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Increased susceptibility to diet-induced obesity in GPRC6A receptor knockout mice

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  • Christoffer Clemmensen
  • Sanela Smajilovic
  • Andreas Nygaard Madsen
  • Anders B Klein
  • Birgitte Holst
  • Hans Bräuner-Osborne
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The recently identified G protein-coupled receptor GPRC6A is activated by dietary amino acids and expressed in multiple tissues. Although the receptor is hypothesised to exert biological impact on metabolic and endocrine-related parameters, the role of the receptor in obesity and metabolic complications is still elusive. In the present study, we investigated the impact of GPRC6A deficiency in a murine model of diet-induced obesity (DIO). Male Gprc6a knockout (KO) mice and WT littermates were subjected to a high-fat diet (HFD) for 25 weeks and exposed to comprehensive metabolic phenotyping. A significant increase in body weight, corresponding to a selective increase in body fat, was observed in Gprc6a KO mice exposed to an HFD relative to WT controls. The obese phenotype was linked to subtle perturbations in energy homoeostasis as GPRC6A deficiency resulted in chronic hyperphagia and decreased locomotor activity. Moreover, diet-induced obese Gprc6a KO mice had increased circulating insulin and leptin levels relative to WT animals, thereby demonstrating that endocrine abnormalities associate with the reported disturbances in energy balance. The phenotype was further accompanied by disruptions in glucose metabolism showing that Gprc6a KO mice on an HFD display increased susceptibility to develop metabolic-related disorders. Altogether, these data suggest that the amino acid sensing receptor GPRC6A plays an important role in resistance to DIO and metabolic complications. Future studies will illuminate the underlying molecular mechanisms mediating the herein reported findings and potentially facilitate the development of novel therapeutic compounds targeting the GPRC6A receptor.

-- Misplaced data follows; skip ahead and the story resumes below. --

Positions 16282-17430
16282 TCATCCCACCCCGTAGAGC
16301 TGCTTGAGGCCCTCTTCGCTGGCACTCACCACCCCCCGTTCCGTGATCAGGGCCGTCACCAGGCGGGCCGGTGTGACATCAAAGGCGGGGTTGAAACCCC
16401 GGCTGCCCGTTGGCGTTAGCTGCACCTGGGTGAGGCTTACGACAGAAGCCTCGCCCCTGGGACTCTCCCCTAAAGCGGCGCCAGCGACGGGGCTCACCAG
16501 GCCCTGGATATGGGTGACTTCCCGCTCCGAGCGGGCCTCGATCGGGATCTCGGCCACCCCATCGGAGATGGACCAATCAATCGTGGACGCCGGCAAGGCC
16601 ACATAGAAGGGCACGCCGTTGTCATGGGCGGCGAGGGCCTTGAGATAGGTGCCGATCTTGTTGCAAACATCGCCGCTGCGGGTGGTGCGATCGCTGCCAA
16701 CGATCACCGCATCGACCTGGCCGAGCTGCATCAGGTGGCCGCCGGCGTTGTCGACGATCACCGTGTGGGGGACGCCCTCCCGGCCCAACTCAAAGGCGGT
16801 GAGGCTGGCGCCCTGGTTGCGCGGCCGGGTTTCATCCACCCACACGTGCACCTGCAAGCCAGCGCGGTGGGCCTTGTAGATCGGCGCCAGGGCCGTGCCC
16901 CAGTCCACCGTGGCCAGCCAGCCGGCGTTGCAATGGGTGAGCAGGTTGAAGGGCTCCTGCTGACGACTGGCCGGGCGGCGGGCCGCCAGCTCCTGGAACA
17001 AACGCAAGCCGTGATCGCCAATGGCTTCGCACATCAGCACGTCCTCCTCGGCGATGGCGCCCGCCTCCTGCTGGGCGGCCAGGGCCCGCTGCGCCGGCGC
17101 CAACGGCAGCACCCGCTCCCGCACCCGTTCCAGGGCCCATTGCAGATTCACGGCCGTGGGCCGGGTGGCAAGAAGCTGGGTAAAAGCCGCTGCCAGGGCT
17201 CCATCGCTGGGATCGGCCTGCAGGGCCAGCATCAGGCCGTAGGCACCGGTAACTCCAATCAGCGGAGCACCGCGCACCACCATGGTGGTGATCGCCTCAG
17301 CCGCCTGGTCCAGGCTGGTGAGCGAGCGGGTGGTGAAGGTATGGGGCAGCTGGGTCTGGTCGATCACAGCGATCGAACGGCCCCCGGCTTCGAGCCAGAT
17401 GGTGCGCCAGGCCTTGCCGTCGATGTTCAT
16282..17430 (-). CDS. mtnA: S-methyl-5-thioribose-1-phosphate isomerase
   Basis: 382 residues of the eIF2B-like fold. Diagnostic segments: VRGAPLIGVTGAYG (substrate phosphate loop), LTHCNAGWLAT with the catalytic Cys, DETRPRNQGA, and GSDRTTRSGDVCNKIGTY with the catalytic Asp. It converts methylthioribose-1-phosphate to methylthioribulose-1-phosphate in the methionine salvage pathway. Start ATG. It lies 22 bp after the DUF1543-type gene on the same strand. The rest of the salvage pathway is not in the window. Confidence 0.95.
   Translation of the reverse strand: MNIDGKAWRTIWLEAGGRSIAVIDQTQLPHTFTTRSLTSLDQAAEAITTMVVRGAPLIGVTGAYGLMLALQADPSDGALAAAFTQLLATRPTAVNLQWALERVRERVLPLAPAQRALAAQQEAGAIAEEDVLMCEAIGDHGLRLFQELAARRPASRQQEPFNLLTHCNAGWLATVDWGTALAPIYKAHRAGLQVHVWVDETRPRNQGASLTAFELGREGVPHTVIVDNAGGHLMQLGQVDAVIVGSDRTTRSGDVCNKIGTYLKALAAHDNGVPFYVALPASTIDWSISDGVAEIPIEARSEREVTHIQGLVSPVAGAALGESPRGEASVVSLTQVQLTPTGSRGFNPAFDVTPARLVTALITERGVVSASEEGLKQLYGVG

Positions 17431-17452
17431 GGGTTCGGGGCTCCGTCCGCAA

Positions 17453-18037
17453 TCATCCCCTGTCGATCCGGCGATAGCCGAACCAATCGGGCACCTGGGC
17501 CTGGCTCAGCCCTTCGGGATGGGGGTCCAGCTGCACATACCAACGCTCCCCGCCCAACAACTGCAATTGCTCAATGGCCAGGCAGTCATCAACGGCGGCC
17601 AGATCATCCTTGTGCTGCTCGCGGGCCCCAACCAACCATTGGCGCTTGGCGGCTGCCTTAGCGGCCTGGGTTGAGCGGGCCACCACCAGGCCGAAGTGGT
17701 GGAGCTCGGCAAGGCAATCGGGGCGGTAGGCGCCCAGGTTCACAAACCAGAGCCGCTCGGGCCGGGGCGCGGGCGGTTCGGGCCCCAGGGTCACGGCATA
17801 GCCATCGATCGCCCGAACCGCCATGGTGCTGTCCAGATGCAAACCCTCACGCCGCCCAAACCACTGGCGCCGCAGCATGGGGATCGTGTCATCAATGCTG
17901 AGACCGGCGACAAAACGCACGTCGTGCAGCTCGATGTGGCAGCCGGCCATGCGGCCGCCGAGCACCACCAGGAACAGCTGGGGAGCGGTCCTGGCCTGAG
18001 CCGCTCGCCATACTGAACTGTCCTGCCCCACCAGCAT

Original languageEnglish
JournalJournal of Endocrinology
Volume217
Issue number2
Pages (from-to)151-60
Number of pages10
ISSN0022-0795
DOIs
Publication statusPublished - May 2013

    Research areas

  • Animals, Body Composition, Diet, High-Fat, Disease Models, Animal, Eating, Energy Metabolism, Genetic Predisposition to Disease, Glucose, Insulin, Leptin, Male, Mice, Mice, Knockout, Obesity, Phenotype, Receptors, G-Protein-Coupled

ID: 42576032